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Antonio Brown has issues with Ben Roethlisberger and Mike Tomlin...obviously

Steelers disgruntled receiver Antonio Brown took to Twitter on Saturday to reveal that his ongoing issues with the team mainly have to do with Ben Roethlisberger and Mike Tomlin.

Pittsburgh Steelers v Cleveland Browns Photo by Gregory Shamus/Getty Images

In a revelation that was a surprise to just about no one, Steelers disgruntled, dissed and p**sed receiver Antonio Brown revealed in a Twitter Q&A with fans on Saturday his reasons for feeling disgruntled, dissed and, well........

Just weeks after quarterback Ben Roethlisberger went on his local radio show and said, “What conflict between me and Tone?” or however he put it, Brown, in an answer to one of the 10 questions from fans regarding his reasons for filing divorce papers with the Steelers, said about his relationship with his current—and soon-to-be former— quarterback.......:

“No conflict just a matter of respect! Mutual respect! He has an owner mentality like he can call out anybody including coaches. Players know but they can’t say anything about it otherwise they meal ticket gone. It’s a dirty game within a game. #truth.”

Glad it wasn’t a conflict........

After another fan brought up Brown sitting out the regular season finale against the Bengals on December 30, the receiver said:

“After the coach tell the team I quit while nursing some bumps then invite me to watch the show with same guys thinking I quit i can not stand with that! I’m the bad guy doe we miss the post season think about it”

Not sure what the holy heck Brown was trying to say in that Tweet, but the assumption is he is angry with Mike Tomlin for saying he quit on the team after failing to show up to meetings and practices that week.

I mean, I’m no expert on words and/or definitions, but Tomlin using the word “quit” to describe Brown’s actions (if indeed he told the team that) seems to fit the definition of those actions.

Brown mentioned a lot of other stuff during his additional answers to fan questions, but the two referenced here in this article appear to reveal the genesis of his wanting to leave town. Antonio Brown has problems with his head coach and his quarterback.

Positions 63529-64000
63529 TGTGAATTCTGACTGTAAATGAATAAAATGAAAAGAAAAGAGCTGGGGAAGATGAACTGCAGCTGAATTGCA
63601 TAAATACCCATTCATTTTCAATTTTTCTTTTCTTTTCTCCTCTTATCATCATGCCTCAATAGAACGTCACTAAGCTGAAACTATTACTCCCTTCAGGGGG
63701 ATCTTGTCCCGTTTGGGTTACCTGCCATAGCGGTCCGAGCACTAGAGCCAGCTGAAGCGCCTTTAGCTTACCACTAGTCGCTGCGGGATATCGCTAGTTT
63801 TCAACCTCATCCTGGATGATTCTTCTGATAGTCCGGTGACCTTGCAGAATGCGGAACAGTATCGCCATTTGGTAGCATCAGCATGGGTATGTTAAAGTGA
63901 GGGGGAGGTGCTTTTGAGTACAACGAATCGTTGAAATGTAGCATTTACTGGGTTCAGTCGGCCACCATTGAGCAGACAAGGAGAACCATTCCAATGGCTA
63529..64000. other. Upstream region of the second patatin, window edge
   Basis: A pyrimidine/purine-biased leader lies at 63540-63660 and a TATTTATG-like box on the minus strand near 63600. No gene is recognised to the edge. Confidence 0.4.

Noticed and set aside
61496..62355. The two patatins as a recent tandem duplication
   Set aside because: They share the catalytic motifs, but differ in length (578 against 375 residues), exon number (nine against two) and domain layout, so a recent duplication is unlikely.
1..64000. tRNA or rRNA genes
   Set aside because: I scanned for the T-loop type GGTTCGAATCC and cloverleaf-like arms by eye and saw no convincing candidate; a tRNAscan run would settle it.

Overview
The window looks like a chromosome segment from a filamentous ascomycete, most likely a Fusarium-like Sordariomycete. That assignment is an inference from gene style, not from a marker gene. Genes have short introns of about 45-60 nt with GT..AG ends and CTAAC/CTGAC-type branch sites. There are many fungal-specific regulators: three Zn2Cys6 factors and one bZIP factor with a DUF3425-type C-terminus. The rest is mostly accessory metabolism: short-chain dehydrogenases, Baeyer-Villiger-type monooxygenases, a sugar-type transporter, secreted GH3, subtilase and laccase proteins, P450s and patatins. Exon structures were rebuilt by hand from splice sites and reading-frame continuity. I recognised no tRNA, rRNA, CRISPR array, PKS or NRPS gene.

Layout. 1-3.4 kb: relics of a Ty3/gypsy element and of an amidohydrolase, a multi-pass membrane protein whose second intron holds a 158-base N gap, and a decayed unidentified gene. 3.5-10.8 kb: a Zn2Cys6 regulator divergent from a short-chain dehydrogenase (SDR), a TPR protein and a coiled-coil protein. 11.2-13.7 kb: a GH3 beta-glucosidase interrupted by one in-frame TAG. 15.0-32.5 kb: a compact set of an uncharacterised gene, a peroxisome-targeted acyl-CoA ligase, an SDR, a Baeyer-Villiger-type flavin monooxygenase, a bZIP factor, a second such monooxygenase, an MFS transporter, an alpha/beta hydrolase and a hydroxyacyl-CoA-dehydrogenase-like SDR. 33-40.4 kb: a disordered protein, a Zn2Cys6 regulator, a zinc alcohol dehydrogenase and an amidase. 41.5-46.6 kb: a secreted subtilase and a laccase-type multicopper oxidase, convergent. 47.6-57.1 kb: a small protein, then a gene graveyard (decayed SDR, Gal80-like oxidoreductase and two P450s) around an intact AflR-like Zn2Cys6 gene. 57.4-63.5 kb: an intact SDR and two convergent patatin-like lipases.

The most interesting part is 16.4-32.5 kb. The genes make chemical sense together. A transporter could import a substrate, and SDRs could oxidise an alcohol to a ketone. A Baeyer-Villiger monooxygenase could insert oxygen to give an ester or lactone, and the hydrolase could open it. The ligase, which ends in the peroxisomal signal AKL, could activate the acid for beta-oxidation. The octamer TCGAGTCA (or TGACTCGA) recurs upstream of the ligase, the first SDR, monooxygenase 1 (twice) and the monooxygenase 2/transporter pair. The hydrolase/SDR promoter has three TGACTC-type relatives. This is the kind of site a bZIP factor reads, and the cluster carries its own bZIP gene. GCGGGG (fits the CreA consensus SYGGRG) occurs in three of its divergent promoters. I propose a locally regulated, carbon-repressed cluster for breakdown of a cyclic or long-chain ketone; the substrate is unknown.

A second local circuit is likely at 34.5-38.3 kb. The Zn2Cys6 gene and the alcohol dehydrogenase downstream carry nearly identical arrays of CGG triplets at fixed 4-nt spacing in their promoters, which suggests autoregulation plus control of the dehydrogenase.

We waited six whole weeks for Brown to tell us what we knew all along, but while the obvious was obviously obvious this whole time, by Brown airing his grievances so publicly and so forcefully, how can he set foot in a Steelers locker room ever again? How can he ever mend fences with his quarterback or his coach?

Brown’s apparent frustrations boil down to being called out by people in the organization that clearly have authority over him. It’s one thing to take exception to your franchise quarterback calling you out on his radio show for not running your route flat enough on a critical play in the final seconds of a loss to the Broncos. It’s quite another to take exception to your franchise quarterback holding you accountable in practice and asking that you run a play again—and this time the right way (this was the apparent spark that ignited the non-conflict that occurred in the days prior to the regular season finale at Heinz Field). They say teammates should keep things in house, and I get that. It’s probably never a good idea to single your teammates out on your radio show—even in the passive-aggressive way Roethlisberger often likes to go about it. However, as an accomplished passer and team captain, Roethlisberger should be able to ask that his guys get it together in practice—even his GOAT receiver.

As for his problem with Tomlin, if there’s ever a debt of gratitude Brown should owe to someone, it’s his head coach. It’s no secret Tomlin has given Brown a long leash over the years—a leash long enough to be late to meetings and hump goal posts to the detriment of his team. Evidently, however, Brown bristles at his coach pulling rank even when his violation—skipping actual work days—is clearly egregious and universally unacceptable in the world of professional sports.

It would be foolish to think Roethlisberger doesn’t have certain personality quirks that make him less than an ideal teammate in this eyes of some. It would also be foolish to think he’s completely innocent of any blame in this blow-up with his receiver—especially since there were clearly issues simmering between the two for years.

When it comes to the head coach, he’s clearly guilty of enabling Brown to the point that he thought he was above reproach with regards to his professional behavior.

Having said all that, however, Roethlisberger and Tomlin have publicly handled themselves better than Brown has since this conflict was brought to light six weeks ago.

Furthermore, both are here to stay

As for the receiver and what he wants, he clearly wants to be the straw that stirs the drink.

In a sport where the quarterback and coach are pretty much everything with regards to championship aspirations, Brown will never be that in Pittsburgh.

Nice knowing you, Antonio. Unfortunately, you’ll have to go stir the drink for another football team.